Black Lives Matter

Wednesday🌊🌦️

11:06am  |  I’ll start with a quick recap of where I was last night. I was having the thought: “In order to provide an account of why we should keep promises, I must first presume that we suddenly no longer want to keep the promise, or that we’ve forgotten about the promise, or that we have a good reason to not keep the promise.”

To continue then…

I think that people are fundamentally social creatures, who find intimacy (eg, being able to see eye to eye with someone) pleasurable. We don’t just want to eat and sleep. We hope for things — and we want those things that we hope for (eg, love, respect, reasons, etc), to be true and real. We want to see and be seen. We want to create a world, where perhaps there was at first nothing. And we think it’s exciting when others can share a world with us. I think it’s why we like to read certain books, and why we like to listen to our music, and why we have prima facie reason to want to keep our genuinely-made promises (if we can remember all of them, that is).

With this in mind, then, perhaps we can think about “promise-keeping” from a different perspective — eg, designing social institutions so that ordinary people have less reason to need to break their promises. We can also understand that promises have degrees of seriousness and are sometimes sensitive to external factors, and so we can’t necessarily talk about all promises as if they were rigid categorical imperatives.

Now, if I were to develop an account of why we should keep our promises, ultimately it’s going to be the reason of piety. Of course, I have a very special way of thinking about what “piety” is (it’s a subdivision of justice, concerning our relationship with ourselves) — but basically my argument would point back to the individual, and the a fact that we just are the sorts of creatures that have a prima facie reason for wanting to keep promises [as I’ve already explained]. That said, I tend to think that if there really is a good reason for not keeping a promise, then perhaps we shouldn’t keep it.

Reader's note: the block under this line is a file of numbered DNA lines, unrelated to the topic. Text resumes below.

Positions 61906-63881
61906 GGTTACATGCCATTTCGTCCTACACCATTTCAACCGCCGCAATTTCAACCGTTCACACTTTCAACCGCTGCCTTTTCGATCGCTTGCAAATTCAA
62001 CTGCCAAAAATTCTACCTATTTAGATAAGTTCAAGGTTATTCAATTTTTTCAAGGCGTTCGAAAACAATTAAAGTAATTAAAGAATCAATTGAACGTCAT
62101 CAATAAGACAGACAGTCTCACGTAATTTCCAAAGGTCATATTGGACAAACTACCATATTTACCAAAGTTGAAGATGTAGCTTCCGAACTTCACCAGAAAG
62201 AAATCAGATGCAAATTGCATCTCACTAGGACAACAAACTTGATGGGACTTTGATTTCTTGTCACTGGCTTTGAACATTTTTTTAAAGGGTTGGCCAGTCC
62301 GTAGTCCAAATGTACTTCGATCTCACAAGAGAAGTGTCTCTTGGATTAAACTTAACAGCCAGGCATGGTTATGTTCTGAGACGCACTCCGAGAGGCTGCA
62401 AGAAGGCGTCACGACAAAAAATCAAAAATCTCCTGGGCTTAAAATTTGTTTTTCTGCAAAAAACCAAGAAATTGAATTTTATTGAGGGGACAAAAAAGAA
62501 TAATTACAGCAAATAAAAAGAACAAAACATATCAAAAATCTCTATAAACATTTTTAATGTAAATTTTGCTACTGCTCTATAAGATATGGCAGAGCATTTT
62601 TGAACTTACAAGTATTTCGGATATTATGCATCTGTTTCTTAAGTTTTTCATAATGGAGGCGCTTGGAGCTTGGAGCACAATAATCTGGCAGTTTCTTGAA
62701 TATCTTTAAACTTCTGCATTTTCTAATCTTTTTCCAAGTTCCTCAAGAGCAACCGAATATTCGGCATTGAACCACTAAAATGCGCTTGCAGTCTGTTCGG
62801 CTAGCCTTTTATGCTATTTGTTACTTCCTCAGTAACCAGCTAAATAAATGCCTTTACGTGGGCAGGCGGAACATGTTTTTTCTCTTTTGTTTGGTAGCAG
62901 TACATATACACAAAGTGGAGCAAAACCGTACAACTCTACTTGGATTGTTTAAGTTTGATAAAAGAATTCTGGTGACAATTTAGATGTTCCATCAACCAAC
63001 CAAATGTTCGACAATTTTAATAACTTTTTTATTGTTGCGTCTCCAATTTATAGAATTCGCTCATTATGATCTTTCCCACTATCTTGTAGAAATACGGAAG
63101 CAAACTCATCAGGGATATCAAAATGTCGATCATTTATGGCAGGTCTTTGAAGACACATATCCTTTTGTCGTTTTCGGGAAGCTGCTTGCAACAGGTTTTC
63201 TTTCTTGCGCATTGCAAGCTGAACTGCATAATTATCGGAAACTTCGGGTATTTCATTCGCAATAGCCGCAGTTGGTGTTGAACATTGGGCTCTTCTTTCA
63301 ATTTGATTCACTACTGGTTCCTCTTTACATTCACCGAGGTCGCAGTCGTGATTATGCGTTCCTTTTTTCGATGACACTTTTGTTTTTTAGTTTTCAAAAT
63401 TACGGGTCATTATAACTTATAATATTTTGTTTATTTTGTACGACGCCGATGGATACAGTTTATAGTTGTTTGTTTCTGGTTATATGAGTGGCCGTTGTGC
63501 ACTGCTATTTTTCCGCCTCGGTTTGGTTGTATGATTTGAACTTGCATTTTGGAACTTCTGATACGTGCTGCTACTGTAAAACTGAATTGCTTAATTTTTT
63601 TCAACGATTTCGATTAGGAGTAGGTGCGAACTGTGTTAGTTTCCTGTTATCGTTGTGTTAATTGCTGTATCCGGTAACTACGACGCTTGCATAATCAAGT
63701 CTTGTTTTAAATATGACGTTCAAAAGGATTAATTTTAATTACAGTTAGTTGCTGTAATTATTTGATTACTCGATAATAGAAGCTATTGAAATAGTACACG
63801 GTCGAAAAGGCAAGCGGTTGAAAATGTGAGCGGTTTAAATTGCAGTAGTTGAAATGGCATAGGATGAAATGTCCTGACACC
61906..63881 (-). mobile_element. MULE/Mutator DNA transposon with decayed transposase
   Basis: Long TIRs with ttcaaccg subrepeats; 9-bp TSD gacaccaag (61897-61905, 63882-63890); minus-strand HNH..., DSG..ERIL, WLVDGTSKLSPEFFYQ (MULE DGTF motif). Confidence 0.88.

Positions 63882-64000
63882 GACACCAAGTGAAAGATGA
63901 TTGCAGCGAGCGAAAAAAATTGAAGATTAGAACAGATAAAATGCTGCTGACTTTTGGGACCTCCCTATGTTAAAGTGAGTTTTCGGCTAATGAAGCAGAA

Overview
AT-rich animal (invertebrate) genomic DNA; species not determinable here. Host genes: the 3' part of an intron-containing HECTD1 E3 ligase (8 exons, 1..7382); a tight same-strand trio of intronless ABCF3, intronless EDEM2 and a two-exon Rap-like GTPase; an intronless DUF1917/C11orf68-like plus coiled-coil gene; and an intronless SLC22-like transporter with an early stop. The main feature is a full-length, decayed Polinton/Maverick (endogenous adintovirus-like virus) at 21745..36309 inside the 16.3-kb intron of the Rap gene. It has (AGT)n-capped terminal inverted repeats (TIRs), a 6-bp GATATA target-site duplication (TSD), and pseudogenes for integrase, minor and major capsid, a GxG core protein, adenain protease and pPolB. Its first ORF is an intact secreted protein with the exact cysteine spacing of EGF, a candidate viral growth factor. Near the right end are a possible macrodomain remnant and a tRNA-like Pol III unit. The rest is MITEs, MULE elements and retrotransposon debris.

Okay. So now, I can continue to read what Scanlon himself says about why we should keep promises.

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4:30pm  | [ Continuing my study of Scanlon’s book, What We Owe To Each Other… ]

Scanlon helpfully states: “I do not doubt that there is such a thing as a social practice of promising, which consists in the fact that people accept certain norms, which they generally follow and expect others to follow. The question is what role this practice plays in generating obligations to keep one’s promises. According to the standard institutional analyses, these obligations arise from a general duty to comply with just and useful social practices.” (p.296)

It’s apparent that the “Standard” view is quite different from my own account on promise-keeping given earlier. I will name my account as the “Socratic” account of promise-keeping, to differentiate it from the “Standard” account.

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5:53pm  | [ Continuing my study of Scanlon’s book, What We Owe To Each Other… ]

This bit is lovely to me: “…if you do believe it then the truth of this belief will matter to you…” (Scanlon, What We Owe to Each Other, p.307)

It’s truly amazing how that works.

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